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Is it feasible to slowly rewrite a C++ codebase in D?
Jun 20
bachmeier
Jun 20
bachmeier
Jun 20
jmh530
Jun 20
jmh530
Jun 20
user1234
Jul 10
Seb
Jul 11
Dukc
Jul 12
Seb
Jul 13
Dukc
Jul 16
Dukc
Jul 16
Seb
Jul 16
Timoses
Jul 16
Seb
Jul 13
Dukc
Jul 16
bachmeier
Jul 17
drug
Jul 17
bachmeier
Jul 17
bachmeier
Jul 17
jmh530
Jul 18
bachmeier
Jul 20
bachmeier
Jul 20
jmh530
June 20
I'm specifically thinking of the GNU Octave codebase:

http://hg.savannah.gnu.org/hgweb/octave/file/@

It's a fairly old and complicated C++ codebase. I would like to see if I could slowly introduce some D in it, anywhere.

Now, as I understand it, I would need to begin with making `main` a D function, because D needs to initialise the runtime. Is this correct?

Another possibility might be in dlopen'able functions. Currently Octave uses so-called oct functions, which are nothing more than C++ object code that is dynamically loaded by the interpreter at runtime. They are compiled to the Octave C++ API, but we also have a Matlab-compatible C API that perhaps could be more amenable for D-ification.

What are your ideas?
June 20
On Wednesday, 20 June 2018 at 18:47:10 UTC, Jordi Gutiérrez Hermoso wrote:
> I'm specifically thinking of the GNU Octave codebase:
>
> http://hg.savannah.gnu.org/hgweb/octave/file/@
>
> It's a fairly old and complicated C++ codebase. I would like to see if I could slowly introduce some D in it, anywhere.
>
> Now, as I understand it, I would need to begin with making `main` a D function, because D needs to initialise the runtime. Is this correct?
>
> Another possibility might be in dlopen'able functions. Currently Octave uses so-called oct functions, which are nothing more than C++ object code that is dynamically loaded by the interpreter at runtime. They are compiled to the Octave C++ API, but we also have a Matlab-compatible C API that perhaps could be more amenable for D-ification.
>
> What are your ideas?

I've looked into this a bit, but haven't had time to do anything with it.

My opinion is that the starting point is to add functionality using Oct-Files. The reason is that it is the simplest way to do so in a way that you can share your work with others. That allows you to call into the Octave API and reuse that code. Given the recent work on C++ interoperability, I think this strategy is the clear winner.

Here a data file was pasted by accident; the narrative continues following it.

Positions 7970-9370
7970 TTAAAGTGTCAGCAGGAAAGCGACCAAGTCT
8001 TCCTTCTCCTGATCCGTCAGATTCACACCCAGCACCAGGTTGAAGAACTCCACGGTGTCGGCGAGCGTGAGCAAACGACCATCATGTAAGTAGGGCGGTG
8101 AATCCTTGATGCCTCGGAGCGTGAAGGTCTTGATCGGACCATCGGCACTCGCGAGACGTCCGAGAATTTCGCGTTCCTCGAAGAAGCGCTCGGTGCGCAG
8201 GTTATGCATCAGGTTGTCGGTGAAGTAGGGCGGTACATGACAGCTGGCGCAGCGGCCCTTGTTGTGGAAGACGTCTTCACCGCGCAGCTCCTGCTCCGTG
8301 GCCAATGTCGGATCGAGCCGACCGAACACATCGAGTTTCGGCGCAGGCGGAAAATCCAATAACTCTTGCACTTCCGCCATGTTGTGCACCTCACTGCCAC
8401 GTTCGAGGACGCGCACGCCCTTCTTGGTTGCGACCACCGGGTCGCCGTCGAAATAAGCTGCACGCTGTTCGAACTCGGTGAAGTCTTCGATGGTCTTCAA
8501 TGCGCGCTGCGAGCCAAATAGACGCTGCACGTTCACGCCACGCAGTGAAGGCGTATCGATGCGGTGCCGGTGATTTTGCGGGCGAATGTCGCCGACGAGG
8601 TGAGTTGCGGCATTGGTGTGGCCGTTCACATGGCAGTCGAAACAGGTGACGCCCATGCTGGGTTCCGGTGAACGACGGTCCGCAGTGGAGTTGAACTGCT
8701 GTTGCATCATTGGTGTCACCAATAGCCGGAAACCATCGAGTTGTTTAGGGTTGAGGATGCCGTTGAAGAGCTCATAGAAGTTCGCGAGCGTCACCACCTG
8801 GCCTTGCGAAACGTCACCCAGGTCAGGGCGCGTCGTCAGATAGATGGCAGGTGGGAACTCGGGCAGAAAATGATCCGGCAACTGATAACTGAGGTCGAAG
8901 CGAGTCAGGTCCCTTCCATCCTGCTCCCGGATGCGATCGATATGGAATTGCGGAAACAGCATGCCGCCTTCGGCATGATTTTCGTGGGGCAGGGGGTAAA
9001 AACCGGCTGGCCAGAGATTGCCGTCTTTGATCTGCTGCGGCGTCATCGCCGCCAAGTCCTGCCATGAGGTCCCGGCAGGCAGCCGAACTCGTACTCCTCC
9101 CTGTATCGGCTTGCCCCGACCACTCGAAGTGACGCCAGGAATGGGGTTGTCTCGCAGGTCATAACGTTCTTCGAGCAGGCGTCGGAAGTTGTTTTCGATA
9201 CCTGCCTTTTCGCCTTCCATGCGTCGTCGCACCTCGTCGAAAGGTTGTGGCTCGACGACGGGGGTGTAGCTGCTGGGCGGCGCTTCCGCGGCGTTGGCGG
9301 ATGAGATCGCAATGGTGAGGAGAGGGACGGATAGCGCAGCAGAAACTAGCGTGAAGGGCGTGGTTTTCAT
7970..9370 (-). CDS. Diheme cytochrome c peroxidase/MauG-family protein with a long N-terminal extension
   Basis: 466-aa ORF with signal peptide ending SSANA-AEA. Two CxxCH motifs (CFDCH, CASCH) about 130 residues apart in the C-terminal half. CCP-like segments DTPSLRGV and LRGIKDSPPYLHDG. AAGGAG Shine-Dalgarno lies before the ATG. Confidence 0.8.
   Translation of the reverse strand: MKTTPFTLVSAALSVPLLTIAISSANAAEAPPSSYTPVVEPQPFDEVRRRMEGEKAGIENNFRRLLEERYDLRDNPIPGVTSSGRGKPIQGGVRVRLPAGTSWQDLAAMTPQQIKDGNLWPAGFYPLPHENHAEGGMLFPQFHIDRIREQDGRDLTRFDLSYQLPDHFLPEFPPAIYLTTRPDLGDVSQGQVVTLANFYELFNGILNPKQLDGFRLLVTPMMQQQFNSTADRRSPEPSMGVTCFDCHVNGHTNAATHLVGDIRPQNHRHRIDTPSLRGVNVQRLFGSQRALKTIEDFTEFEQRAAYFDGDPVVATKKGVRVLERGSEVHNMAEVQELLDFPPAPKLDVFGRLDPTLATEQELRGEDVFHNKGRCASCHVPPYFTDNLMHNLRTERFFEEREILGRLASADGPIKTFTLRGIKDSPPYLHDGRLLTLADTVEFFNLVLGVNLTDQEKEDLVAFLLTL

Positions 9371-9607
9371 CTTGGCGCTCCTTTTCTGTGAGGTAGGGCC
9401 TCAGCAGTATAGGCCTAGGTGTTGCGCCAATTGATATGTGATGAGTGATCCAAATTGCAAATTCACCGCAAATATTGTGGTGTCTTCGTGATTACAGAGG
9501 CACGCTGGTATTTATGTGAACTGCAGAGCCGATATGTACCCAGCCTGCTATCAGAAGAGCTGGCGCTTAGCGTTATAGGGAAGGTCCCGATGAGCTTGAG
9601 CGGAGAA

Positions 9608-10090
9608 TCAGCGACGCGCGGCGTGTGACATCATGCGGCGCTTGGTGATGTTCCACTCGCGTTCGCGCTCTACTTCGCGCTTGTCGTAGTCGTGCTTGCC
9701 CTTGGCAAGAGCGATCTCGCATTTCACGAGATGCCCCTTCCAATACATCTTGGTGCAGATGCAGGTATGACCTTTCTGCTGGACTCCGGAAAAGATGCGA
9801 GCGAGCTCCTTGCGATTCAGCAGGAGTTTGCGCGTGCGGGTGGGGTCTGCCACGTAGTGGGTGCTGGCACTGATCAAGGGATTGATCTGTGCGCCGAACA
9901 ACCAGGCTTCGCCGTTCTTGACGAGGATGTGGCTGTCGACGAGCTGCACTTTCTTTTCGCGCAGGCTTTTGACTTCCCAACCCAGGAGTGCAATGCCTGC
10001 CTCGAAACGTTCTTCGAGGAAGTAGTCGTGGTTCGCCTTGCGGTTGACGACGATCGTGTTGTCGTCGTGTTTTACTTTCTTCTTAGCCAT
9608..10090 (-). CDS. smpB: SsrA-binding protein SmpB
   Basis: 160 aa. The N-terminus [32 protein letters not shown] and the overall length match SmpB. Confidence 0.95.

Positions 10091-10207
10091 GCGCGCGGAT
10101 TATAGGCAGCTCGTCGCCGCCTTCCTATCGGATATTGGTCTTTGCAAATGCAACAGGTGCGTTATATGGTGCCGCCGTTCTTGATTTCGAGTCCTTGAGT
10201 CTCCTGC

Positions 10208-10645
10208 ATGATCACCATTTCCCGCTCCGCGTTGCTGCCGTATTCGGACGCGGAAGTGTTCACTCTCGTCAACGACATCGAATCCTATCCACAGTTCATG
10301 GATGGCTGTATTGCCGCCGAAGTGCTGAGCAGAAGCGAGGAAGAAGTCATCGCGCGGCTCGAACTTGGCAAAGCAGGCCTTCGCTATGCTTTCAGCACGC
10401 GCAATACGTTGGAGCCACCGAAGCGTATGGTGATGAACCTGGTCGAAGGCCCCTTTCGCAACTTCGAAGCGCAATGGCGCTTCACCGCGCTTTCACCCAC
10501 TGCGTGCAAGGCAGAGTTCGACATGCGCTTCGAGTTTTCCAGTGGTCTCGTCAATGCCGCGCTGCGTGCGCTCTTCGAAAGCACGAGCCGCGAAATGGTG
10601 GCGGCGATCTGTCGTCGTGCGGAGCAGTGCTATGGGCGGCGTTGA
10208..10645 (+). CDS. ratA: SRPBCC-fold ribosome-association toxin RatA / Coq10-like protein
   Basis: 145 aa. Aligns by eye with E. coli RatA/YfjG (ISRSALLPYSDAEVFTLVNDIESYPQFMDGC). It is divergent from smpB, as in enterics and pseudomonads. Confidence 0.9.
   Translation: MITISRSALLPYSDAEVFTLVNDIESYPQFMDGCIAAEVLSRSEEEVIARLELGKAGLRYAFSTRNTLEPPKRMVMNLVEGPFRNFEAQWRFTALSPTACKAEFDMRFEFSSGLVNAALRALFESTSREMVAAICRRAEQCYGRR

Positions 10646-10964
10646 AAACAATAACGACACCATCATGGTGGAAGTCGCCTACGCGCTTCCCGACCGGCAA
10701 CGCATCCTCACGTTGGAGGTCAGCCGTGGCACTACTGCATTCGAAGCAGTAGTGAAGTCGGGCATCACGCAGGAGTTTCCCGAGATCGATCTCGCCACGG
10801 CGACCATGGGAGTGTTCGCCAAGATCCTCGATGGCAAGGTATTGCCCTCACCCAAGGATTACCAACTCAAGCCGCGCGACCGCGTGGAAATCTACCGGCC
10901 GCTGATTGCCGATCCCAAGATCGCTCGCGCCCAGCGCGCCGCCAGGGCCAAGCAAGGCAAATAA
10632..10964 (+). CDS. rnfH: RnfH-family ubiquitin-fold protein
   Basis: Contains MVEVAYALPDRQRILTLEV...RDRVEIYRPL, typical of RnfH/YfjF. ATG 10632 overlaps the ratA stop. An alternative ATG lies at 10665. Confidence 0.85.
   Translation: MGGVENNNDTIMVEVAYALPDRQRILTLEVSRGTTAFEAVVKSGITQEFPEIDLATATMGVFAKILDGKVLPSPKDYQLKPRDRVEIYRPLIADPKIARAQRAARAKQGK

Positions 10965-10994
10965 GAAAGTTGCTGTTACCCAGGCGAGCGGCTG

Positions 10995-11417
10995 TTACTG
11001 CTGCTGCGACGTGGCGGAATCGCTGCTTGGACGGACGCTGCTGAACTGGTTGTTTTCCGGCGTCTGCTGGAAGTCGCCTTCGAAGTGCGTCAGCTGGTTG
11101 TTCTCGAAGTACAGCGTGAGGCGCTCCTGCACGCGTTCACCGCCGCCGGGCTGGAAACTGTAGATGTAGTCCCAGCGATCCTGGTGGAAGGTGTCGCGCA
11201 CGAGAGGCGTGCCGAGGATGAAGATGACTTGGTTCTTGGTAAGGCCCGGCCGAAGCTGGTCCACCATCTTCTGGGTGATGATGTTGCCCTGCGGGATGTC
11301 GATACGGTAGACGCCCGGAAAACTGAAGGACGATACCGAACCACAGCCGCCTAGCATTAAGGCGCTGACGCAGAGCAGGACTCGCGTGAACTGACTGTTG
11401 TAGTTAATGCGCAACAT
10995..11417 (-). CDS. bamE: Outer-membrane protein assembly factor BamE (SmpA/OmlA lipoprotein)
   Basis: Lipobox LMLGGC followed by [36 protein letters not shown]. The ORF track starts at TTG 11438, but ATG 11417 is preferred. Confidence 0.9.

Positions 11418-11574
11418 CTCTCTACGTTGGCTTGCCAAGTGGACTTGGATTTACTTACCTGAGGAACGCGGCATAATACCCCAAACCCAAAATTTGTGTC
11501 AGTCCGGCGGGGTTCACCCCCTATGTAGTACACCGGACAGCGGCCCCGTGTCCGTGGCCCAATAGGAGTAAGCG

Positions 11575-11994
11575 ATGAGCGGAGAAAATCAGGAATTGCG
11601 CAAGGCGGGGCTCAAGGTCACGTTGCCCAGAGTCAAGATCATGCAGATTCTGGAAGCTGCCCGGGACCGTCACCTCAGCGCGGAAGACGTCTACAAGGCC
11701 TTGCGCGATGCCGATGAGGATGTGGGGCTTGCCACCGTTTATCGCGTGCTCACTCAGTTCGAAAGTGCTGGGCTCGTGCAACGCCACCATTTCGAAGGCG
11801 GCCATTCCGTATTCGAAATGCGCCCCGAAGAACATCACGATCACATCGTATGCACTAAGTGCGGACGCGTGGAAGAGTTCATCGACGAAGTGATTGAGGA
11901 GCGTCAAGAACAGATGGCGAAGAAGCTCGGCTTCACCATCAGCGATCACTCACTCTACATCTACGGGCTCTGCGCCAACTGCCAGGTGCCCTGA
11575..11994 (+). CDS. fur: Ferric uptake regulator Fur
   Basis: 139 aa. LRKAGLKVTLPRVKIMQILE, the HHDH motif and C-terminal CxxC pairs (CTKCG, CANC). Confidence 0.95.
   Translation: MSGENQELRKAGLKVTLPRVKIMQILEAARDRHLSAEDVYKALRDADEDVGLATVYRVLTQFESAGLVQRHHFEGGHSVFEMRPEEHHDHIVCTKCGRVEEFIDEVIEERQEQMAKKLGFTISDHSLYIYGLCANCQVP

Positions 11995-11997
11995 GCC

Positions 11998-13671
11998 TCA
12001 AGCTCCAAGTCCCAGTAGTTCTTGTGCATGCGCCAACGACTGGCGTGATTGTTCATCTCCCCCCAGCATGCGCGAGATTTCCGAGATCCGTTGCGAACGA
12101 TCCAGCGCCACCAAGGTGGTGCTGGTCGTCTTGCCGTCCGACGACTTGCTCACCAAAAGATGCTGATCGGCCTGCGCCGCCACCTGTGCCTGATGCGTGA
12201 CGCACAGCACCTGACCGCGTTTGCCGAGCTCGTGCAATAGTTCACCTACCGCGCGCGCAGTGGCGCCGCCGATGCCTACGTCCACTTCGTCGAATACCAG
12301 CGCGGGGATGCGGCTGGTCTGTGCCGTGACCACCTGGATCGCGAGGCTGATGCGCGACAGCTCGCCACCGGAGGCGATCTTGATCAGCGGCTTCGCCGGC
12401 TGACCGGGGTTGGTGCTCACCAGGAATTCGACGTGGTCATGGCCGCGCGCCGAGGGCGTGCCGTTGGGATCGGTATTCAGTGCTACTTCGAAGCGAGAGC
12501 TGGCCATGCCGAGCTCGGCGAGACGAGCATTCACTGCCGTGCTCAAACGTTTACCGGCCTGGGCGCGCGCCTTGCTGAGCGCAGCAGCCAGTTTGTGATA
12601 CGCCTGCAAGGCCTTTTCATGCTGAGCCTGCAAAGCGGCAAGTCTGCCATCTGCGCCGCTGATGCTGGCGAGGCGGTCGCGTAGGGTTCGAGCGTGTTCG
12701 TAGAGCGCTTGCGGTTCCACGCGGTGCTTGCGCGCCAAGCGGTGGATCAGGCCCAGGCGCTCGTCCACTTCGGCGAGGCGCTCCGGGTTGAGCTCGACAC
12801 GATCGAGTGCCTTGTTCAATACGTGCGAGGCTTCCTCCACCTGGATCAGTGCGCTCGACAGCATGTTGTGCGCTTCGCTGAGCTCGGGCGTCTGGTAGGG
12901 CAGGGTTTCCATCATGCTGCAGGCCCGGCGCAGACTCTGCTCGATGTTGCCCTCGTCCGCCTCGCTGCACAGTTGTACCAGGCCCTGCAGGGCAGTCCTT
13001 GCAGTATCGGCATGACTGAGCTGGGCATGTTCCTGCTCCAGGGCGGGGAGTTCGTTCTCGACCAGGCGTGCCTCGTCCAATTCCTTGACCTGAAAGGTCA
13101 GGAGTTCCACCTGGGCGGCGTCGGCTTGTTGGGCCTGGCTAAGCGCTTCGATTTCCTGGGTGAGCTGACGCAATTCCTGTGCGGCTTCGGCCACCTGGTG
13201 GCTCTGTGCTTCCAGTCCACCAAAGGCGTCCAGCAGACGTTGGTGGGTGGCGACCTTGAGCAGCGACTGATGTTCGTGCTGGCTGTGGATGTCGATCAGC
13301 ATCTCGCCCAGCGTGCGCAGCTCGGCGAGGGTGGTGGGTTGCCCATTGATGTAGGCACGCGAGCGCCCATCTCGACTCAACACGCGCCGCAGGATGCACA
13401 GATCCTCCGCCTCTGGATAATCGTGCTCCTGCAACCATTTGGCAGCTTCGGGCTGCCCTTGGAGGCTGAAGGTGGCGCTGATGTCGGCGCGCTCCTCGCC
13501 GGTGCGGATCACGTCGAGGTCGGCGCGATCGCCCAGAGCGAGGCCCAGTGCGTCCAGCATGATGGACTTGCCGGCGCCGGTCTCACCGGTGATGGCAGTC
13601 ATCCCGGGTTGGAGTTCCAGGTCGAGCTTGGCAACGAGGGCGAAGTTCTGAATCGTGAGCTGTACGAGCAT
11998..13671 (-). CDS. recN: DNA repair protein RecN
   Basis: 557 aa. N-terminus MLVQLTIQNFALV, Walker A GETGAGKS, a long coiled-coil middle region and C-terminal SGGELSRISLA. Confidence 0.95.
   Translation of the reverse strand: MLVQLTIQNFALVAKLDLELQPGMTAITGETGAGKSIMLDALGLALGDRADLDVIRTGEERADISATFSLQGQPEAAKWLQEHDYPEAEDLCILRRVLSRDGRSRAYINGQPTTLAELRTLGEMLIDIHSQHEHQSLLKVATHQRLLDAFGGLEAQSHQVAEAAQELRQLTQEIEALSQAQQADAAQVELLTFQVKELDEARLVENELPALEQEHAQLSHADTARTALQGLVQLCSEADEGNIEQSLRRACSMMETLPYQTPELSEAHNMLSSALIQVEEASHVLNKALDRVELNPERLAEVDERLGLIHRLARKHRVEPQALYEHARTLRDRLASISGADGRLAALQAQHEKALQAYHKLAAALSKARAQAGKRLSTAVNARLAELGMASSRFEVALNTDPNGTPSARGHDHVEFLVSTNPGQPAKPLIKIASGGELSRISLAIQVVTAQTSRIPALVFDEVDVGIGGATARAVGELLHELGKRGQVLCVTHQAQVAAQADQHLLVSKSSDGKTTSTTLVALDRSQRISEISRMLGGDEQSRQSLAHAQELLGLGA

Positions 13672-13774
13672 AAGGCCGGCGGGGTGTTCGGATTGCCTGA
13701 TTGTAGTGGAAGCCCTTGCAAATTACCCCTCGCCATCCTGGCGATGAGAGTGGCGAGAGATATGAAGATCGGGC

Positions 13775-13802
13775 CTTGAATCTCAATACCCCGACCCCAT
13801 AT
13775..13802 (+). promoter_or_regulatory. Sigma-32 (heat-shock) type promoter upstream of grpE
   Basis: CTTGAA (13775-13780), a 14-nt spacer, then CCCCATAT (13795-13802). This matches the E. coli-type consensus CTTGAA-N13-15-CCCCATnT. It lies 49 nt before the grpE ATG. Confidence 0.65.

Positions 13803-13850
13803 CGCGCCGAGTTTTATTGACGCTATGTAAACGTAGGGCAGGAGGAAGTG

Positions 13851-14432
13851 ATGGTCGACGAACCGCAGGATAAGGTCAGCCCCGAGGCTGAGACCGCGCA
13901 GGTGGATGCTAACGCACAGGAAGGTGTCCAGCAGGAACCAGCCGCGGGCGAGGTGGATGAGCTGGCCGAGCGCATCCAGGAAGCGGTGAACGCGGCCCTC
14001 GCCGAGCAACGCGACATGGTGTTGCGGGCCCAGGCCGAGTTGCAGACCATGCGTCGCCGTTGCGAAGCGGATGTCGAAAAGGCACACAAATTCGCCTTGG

June 20
On Wednesday, 20 June 2018 at 18:47:10 UTC, Jordi Gutiérrez Hermoso wrote:
> I'm specifically thinking of the GNU Octave codebase:
>
> http://hg.savannah.gnu.org/hgweb/octave/file/@
>
> It's a fairly old and complicated C++ codebase. I would like to see if I could slowly introduce some D in it, anywhere.
>
> Now, as I understand it, I would need to begin with making `main` a D function, because D needs to initialise the runtime. Is this correct?

With respect to this part of your question, you might want to check out
https://dlang.org/spec/betterc.html

and especially the limitations
https://dlang.org/spec/betterc.html#consequences

It shouldn't take much to do this, but the limitations of betterC are not minor.
June 20
On Wednesday, 20 June 2018 at 18:47:10 UTC, Jordi Gutiérrez Hermoso wrote:
> I'm specifically thinking of the GNU Octave codebase:
>
> http://hg.savannah.gnu.org/hgweb/octave/file/@
>
> It's a fairly old and complicated C++ codebase. I would like to see if I could slowly introduce some D in it, anywhere.
>
> Now, as I understand it, I would need to begin with making `main` a D function, because D needs to initialise the runtime. Is this correct?
>
> Another possibility might be in dlopen'able functions. Currently Octave uses so-called oct functions, which are nothing more than C++ object code that is dynamically loaded by the interpreter at runtime. They are compiled to the Octave C++ API, but we also have a Matlab-compatible C API that perhaps could be more amenable for D-ification.
>
> What are your ideas?